• Conflict based - struggle amongst humans
    • Repression talking threatening thoughts & pressing down on ID
    • Defense mechanisms involve self suppression, unconscious strategies that we cope.   

    Repression - pushing back unacceptable thoughts into unconscious

    Regression - acting in ways characteristics of early stages

    Reaction Formation - replacing an anxiety producing feelings w/ it's exact opposite typically going overboard.

    Rationalization - creating false but believable excuses to justify inappropriate behavior.

    Sublimation - redirecting forbidden impulses towards a socially desirable goal

    Displacement - redirecting emotional feelings ex. anger to substitute target

    Projection - attributing your own unacceptable feelings to another person.
  15. Behavioral Theory
    Importance on larger social context, environment & behavior constantly interacting suggesting environment largely influences behavior/personality
  16. Behavioral Theory
        Social Cognitive Theory
    Reinforcement & punishment/ operate conditioning differs. Examine the effects of observational learning.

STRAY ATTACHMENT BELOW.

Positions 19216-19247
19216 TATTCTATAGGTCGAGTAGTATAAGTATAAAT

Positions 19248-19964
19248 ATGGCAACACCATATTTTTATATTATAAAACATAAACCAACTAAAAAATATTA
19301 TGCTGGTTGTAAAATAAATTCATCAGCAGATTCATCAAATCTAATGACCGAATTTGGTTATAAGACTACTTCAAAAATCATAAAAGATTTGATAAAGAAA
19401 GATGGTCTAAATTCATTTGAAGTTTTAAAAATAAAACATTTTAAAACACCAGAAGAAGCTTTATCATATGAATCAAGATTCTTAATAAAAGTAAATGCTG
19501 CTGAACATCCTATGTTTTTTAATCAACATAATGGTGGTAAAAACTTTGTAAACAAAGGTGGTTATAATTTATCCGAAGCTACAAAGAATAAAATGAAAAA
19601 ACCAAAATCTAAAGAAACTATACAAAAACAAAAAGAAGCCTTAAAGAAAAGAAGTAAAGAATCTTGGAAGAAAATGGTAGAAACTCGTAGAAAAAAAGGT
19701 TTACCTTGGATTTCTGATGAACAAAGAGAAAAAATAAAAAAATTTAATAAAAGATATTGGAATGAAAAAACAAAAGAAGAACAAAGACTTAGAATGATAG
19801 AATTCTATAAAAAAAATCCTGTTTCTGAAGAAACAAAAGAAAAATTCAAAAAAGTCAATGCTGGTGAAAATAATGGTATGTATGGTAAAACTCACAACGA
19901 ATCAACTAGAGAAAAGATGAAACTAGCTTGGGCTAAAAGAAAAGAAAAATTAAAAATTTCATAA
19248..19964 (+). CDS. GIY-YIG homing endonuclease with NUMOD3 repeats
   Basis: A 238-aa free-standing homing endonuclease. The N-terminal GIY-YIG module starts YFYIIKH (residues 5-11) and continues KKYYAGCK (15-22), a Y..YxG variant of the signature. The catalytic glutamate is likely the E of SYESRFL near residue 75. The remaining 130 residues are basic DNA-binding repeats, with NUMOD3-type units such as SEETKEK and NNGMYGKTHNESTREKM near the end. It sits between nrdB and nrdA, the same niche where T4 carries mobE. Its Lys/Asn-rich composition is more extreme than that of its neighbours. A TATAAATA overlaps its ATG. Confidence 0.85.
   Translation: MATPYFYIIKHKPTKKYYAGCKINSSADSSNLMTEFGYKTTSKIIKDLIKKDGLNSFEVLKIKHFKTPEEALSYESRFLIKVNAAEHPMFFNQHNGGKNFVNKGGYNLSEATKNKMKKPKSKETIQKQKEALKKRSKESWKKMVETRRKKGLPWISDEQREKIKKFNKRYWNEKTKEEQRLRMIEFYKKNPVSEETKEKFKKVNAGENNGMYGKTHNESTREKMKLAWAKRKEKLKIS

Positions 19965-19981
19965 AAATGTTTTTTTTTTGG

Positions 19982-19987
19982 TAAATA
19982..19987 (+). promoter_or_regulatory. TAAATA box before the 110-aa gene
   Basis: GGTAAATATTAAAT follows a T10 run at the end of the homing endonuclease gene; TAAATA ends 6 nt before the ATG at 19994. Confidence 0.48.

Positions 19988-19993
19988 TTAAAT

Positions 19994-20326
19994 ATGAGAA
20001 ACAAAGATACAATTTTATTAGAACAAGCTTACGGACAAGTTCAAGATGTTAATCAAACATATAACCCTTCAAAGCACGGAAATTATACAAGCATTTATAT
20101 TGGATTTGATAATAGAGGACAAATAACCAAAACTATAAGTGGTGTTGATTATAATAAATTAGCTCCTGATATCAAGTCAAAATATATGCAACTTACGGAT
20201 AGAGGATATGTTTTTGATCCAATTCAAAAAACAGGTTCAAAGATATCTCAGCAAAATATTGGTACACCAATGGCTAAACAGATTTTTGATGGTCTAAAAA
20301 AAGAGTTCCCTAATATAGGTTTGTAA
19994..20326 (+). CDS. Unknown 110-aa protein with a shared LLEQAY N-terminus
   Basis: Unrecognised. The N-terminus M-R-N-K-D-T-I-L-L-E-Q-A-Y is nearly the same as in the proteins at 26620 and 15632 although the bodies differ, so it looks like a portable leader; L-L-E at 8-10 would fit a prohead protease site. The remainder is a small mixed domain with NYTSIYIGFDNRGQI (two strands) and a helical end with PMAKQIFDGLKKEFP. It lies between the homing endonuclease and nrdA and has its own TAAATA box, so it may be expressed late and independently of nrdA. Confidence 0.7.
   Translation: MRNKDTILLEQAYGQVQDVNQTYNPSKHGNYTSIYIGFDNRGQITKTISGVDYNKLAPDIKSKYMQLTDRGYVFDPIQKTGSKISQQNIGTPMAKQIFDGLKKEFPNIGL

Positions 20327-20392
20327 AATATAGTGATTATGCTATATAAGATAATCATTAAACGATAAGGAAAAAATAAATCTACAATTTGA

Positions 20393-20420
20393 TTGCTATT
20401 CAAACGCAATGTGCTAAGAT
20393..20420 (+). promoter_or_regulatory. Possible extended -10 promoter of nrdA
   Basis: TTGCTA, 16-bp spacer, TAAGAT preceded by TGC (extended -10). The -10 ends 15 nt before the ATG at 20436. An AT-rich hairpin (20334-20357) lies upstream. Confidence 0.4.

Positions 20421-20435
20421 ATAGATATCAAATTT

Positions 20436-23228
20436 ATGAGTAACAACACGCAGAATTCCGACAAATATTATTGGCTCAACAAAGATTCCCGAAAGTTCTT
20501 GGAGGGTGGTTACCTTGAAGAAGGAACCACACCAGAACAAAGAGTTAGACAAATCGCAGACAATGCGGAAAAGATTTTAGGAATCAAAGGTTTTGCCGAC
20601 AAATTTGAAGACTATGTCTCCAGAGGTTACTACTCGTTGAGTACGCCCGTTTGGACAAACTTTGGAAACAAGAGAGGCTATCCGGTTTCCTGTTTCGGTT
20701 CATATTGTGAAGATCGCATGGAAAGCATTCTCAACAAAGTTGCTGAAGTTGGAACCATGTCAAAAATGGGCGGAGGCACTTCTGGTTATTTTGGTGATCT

Bandhura, cognitive variable are relevant to personality. 

    • Reciprocal determinism
    • mutual interaction between 3 main variables

    person's thoughts are just important as the environment & behavior.

    •              P (Freedom)
    •           E    B
    •              
    • *Both theories are deterministic, but different behaviorism - environment determinism
    • psycho-analytic - biological determinism
  17. Phenomenlogical theory
    reaction to both behaviorism and psychoanalytic theory

    Focuses on subjective experience, more concerned on individual's perspective & view of the world.
  18. Phenomenlogical Theory
            Humanistic Theory
    4 Principles that define the mission of Humanistic Psychology.

    • 1. The experiencing person is the primary interest - focus on humanity 
    • 2. Human choice, creativity & self-actualization are the preferred topics of investigation.
    • 3.Meaningfulness must precede objectivity in the selection of research problems
    • 4.Ultimate values placed on dignity of the person.

    *Placing humans on a pedestal and differences amongst displacing humans as important and center. Should be an elevated study.